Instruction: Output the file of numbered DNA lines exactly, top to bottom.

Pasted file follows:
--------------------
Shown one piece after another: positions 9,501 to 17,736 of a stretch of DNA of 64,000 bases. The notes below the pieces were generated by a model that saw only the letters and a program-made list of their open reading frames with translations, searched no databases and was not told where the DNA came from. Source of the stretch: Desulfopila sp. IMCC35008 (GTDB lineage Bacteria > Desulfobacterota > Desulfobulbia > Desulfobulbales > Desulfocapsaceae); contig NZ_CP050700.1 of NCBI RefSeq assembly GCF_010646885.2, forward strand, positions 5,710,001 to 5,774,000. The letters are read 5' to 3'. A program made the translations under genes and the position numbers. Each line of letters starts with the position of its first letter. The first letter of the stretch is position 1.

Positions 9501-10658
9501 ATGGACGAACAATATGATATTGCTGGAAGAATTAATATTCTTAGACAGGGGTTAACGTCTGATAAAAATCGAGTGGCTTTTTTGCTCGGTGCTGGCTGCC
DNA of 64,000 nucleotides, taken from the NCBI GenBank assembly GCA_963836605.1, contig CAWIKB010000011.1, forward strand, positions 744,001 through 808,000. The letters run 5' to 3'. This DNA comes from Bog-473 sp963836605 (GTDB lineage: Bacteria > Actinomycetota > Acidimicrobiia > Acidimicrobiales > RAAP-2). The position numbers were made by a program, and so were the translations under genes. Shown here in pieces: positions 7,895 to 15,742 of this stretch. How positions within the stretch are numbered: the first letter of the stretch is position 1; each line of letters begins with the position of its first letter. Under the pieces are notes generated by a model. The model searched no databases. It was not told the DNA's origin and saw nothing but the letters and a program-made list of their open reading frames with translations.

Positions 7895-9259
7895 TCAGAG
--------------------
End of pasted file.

Shown one piece after another: positions 9,501 to 17,736 of a stretch of DNA of 64,000 bases. The notes below the pieces were generated by a model that saw only the letters and a program-made list of their open reading frames with translations, searched no databases and was not told where the DNA came from. Source of the stretch: Desulfopila sp. IMCC35008 (GTDB lineage Bacteria > Desulfobacterota > Desulfobulbia > Desulfobulbales > Desulfocapsaceae); contig NZ_CP050700.1 of NCBI RefSeq assembly GCF_010646885.2, forward strand, positions 5,710,001 to 5,774,000. The letters are read 5' to 3'. A program made the translations under genes and the position numbers. Each line of letters starts with the position of its first letter. The first letter of the stretch is position 1.

Positions 9501-10658
9501 ATGGACGAACAATATGATATTGCTGGAAGAATTAATATTCTTAGACAGGGGTTAACGTCTGATAAAAATCGAGTGGCTTTTTTGCTCGGTGCTGGCTGCC
DNA of 64,000 nucleotides, taken from the NCBI GenBank assembly GCA_963836605.1, contig CAWIKB010000011.1, forward strand, positions 744,001 through 808,000. The letters run 5' to 3'. This DNA comes from Bog-473 sp963836605 (GTDB lineage: Bacteria > Actinomycetota > Acidimicrobiia > Acidimicrobiales > RAAP-2). The position numbers were made by a program, and so were the translations under genes. Shown here in pieces: positions 7,895 to 15,742 of this stretch. How positions within the stretch are numbered: the first letter of the stretch is position 1; each line of letters begins with the position of its first letter. Under the pieces are notes generated by a model. The model searched no databases. It was not told the DNA's origin and saw nothing but the letters and a program-made list of their open reading frames with translations.

Positions 7895-9259
7895 TCAGAG